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Title: The audio-visuality of transcendental style in film
Author: Scovell, Adam
ISNI:       0000 0004 7427 4987
Awarding Body: Goldsmiths, University of London
Current Institution: Goldsmiths College (University of London)
Date of Award: 2018
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Transcendental style in film is an expression of spiritual, ineffable and even holy subjects, often conveyed via a reduction of cinematic aesthetics and further aided by narratives of hardship. In audio-visual studies, the concept of the transcendental has been a consistent presence, especially in descriptive language concerned with the use of music in film, due in part to music’s abstract, ineffable form. Film studies, on the other hand, have been more concerned with the notion of the transcendental as a reception effect, linked to an aesthetic style rather than simply a formal outcome. In this thesis, the various aspects of a transcendental style will be addressed within a cinematic context with two aims: • To highlight a neglect of aural analysis within the cinematic realm of transcendental studies. • To critique the etymological and philosophical assumptions regarding the transcendental elements found in the language of audio-visual scholarship. The labelling of something as transcendental is simultaneously distinctive and vague. This duality allows writers to identify aspects of audio-visual work that are ultimately beyond the reach of language-based communication. The word has complex connotations within a variety of different philosophical and theological movements, and the use within cinematic academia - as a descriptor of an aesthetic style - is equally as complex. In his 1972 work, Transcendental Style in Film, Paul Schrader suggested a transcendental potential within cinema through discussing a number of temporal means and aesthetics. Music is mostly absent from his analysis, however. Film supposedly needs to move from "abundance" to "stasis" and this is often suggested by the reduction of the general cinematic style and the removal of music due to its editorial intonation. I argue, on the contrary, that music and sound used in specific ways can inform the viewer of transcendental qualities and create both old and new ways of expressing transcendence. What my thesis will show is how this is achieved by a number of different filmmakers with emphasis on their aural character as well as the aural potential already found within previous theorisations of the style.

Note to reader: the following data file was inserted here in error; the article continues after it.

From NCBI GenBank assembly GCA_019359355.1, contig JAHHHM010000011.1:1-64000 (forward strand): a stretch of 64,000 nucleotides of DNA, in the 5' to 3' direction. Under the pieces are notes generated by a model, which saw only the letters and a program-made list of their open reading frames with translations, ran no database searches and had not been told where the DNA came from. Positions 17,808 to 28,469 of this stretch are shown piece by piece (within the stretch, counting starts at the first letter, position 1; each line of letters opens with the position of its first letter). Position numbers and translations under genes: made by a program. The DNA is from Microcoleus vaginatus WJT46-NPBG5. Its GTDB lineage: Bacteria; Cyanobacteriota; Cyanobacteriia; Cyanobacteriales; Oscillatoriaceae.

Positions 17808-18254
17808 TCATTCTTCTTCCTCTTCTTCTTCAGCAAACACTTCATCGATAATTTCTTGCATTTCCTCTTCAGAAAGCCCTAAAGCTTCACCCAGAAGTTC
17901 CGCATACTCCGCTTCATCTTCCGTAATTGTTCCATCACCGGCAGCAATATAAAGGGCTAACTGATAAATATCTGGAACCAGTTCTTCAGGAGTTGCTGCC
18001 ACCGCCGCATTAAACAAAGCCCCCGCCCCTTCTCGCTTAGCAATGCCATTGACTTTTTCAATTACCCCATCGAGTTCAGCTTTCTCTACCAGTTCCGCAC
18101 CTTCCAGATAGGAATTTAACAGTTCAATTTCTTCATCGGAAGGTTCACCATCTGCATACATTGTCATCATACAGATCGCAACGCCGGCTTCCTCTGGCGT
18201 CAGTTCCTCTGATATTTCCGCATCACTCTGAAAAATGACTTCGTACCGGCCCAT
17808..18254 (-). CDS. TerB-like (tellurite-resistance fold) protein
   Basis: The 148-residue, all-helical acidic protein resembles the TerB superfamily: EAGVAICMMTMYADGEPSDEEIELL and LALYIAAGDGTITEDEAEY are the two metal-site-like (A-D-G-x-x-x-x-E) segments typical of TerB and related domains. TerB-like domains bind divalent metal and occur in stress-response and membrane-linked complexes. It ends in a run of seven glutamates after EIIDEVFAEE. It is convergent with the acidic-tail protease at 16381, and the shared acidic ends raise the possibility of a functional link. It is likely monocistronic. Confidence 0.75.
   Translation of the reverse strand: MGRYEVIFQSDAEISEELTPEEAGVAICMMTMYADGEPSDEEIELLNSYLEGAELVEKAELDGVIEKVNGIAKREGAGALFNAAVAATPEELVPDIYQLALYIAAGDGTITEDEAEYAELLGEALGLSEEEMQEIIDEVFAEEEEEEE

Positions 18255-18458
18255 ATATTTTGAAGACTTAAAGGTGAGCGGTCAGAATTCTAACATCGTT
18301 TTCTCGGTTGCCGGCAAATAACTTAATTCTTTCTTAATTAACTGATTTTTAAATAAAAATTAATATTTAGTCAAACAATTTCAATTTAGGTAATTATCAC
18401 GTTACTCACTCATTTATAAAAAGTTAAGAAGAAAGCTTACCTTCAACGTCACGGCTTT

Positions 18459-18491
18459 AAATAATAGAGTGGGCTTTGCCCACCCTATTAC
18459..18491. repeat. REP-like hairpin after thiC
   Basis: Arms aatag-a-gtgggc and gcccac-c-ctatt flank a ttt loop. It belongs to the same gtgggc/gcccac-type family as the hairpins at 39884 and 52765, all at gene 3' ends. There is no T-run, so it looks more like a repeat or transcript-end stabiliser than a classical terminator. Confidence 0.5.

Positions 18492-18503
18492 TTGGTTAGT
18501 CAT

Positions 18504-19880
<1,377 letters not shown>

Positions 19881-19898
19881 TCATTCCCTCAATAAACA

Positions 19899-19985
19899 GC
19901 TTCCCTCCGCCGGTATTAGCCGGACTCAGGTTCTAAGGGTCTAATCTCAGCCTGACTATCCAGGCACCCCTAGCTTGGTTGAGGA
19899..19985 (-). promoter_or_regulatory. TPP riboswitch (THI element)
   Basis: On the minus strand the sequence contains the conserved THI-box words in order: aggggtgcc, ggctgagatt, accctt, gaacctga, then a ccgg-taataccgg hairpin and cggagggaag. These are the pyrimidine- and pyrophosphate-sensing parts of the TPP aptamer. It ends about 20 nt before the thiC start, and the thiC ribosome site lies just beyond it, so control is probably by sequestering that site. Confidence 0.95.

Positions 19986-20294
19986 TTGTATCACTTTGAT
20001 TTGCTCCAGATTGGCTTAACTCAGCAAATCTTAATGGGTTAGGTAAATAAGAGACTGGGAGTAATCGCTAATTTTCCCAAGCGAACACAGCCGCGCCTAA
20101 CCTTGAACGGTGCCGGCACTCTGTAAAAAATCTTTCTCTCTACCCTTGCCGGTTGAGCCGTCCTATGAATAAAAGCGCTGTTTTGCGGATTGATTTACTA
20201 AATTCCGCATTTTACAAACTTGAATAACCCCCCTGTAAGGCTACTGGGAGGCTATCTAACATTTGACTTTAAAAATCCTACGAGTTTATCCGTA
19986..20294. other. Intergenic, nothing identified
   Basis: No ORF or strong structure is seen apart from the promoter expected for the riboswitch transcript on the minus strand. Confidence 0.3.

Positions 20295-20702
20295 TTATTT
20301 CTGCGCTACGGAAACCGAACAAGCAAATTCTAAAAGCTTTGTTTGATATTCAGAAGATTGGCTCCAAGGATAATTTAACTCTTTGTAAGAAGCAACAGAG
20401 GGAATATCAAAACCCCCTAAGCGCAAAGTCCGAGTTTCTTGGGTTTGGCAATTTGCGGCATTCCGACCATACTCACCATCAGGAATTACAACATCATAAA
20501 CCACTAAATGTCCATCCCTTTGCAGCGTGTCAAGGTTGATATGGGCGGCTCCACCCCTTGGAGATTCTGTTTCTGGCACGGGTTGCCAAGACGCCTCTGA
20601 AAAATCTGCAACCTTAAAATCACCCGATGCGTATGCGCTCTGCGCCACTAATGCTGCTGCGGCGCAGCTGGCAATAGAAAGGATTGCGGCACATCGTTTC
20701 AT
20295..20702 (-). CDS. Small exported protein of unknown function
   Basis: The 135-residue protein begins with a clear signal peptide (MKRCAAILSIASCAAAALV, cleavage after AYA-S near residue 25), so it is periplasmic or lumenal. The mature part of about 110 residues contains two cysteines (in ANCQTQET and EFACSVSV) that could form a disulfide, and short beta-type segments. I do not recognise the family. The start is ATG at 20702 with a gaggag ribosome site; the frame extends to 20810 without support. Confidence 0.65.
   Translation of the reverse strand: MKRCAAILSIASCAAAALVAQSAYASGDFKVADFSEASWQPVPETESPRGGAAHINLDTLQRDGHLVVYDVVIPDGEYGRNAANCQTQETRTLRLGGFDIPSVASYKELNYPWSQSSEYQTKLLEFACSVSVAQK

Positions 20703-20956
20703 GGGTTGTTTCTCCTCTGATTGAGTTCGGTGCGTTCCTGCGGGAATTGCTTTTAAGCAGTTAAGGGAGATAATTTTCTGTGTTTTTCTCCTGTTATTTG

Supervisor: Not available Sponsor: Not available
Qualification Name: Thesis (Ph.D.) Qualification Level: Doctoral